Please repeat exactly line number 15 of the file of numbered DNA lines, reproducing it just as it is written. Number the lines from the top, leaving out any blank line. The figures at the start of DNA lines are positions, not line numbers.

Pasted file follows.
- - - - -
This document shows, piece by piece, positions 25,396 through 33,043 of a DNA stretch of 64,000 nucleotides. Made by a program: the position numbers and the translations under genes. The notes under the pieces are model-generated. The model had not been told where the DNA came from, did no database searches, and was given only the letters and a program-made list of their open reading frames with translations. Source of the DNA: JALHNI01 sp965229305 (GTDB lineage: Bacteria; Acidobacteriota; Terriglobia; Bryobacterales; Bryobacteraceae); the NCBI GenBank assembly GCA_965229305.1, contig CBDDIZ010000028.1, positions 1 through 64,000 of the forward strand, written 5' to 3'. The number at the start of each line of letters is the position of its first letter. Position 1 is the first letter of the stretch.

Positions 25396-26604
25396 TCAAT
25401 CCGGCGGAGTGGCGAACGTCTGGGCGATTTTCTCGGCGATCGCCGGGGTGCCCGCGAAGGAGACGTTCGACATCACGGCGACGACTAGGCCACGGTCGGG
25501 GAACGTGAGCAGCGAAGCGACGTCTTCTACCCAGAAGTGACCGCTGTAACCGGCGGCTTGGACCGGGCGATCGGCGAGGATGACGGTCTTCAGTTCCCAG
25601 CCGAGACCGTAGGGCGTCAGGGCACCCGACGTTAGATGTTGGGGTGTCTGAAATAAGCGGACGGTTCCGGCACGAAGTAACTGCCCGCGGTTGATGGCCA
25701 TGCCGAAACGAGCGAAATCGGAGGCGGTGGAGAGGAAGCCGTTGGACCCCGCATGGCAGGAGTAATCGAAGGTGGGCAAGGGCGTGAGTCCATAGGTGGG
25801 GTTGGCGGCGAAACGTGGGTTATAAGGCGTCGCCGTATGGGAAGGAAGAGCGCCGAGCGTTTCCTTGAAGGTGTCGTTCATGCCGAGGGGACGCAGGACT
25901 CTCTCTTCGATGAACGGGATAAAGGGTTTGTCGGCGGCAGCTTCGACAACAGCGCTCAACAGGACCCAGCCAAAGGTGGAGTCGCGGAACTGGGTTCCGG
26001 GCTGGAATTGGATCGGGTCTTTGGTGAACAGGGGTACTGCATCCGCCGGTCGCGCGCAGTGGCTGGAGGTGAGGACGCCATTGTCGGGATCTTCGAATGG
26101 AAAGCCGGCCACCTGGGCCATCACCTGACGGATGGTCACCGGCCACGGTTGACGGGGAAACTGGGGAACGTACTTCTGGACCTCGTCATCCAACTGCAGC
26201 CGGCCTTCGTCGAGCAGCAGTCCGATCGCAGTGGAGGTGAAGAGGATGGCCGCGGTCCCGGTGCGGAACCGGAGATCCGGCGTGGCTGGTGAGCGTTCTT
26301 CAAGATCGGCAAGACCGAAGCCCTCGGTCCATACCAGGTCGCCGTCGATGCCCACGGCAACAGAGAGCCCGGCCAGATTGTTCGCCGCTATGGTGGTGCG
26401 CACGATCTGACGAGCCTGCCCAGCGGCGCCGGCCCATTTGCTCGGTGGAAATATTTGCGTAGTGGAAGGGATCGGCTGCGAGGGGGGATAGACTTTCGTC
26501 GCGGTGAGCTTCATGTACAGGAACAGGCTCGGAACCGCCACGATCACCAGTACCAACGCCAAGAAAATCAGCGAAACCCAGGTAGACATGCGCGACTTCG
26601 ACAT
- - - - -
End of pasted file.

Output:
26501 GCGGTGAGCTTCATGTACAGGAACAGGCTCGGAACCGCCACGATCACCAGTACCAACGCCAAGAAAATCAGCGAAACCCAGGTAGACATGCGCGACTTCG